Have we turned into cognitive “heel strikers”?

It’s finally spring in Blacksburg, so that means that after months of neglecting my Vibram Five Fingers “frog shoes” as my friend calls them, it’s time to bust them out again for some minimalist running.  You might have seen folks wear them around campus or heard about the Barefoot Running movement popularized by Christopher McDougall’s Born to Run.

Basically, McDougall was a recreational runner who would quite often be injured training for small distances and wondered how, with our fancy shoes designed to prevent injury, we seem to suffer from running injuries at a greater rate than the Tarahumara Indians who run 100+ miles in sandals. While there is still some heated debate about this topic, the idea is that humans evolved to run long distances and by creating these comfortable, cushioned shoes, we’ve actually put ourselves at greater risk. If you run without shoes, you’ll notice that you’ll automatically hit with a mid-foot or fore-foot strike (landing with a heel strike is incredibly uncomfortable, so you naturally shorten your stride and let your arch do the work it was “designed” to do. With the advent of shoe technology, we can comfortably hit with our heels first, which, according to the barefoot movement, causes a jolt through our joints and puts us at risk for injury. They also argue that the arch support we obtain from the shoes weakens our arch muscles (now they don’t have to do the work) and thus puts us at even more risk.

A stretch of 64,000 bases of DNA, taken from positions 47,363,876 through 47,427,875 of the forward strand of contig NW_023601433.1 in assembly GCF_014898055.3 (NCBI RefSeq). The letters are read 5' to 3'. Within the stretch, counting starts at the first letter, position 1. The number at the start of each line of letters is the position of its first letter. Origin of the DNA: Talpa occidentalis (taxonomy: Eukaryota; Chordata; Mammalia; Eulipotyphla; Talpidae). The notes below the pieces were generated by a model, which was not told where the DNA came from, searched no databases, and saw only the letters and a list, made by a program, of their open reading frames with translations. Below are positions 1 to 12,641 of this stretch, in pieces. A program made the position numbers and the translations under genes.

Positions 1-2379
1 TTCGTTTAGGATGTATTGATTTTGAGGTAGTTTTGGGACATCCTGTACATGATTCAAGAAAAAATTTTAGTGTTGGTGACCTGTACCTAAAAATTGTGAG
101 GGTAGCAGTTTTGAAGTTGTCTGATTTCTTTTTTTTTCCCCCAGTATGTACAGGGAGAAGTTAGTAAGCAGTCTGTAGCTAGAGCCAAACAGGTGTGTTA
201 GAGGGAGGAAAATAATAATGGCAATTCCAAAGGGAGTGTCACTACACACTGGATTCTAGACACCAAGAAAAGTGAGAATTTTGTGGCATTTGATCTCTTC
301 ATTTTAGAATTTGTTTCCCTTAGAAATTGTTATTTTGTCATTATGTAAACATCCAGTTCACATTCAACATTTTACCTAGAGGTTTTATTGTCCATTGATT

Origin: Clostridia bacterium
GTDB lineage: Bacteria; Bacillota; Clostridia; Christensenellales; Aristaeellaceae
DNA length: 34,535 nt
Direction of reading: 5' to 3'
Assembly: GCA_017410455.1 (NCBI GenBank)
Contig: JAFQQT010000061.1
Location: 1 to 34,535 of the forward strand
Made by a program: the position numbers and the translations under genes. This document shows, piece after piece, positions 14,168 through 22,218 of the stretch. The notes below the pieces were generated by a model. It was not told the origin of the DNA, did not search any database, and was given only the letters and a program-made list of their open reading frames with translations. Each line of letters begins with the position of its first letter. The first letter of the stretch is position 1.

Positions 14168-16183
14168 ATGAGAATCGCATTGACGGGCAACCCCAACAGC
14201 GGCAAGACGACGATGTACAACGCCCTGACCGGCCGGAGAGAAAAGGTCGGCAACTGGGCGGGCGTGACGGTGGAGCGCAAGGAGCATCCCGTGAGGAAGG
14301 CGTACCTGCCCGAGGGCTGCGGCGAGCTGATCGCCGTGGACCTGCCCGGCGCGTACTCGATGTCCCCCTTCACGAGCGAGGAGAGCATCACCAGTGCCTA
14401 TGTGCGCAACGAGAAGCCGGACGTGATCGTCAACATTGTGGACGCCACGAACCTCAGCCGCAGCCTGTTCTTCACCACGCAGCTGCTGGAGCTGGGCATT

Is there an analogy with our mind? If shoes with arch support weaken the arch due to lack of use, does my GPS weaken my spatial relations ability? Does having every phone number in my address book weaken my ability to use my working memory and store/retrieve things from my long term memory? Are we going through our cognitive world with a heel strike?

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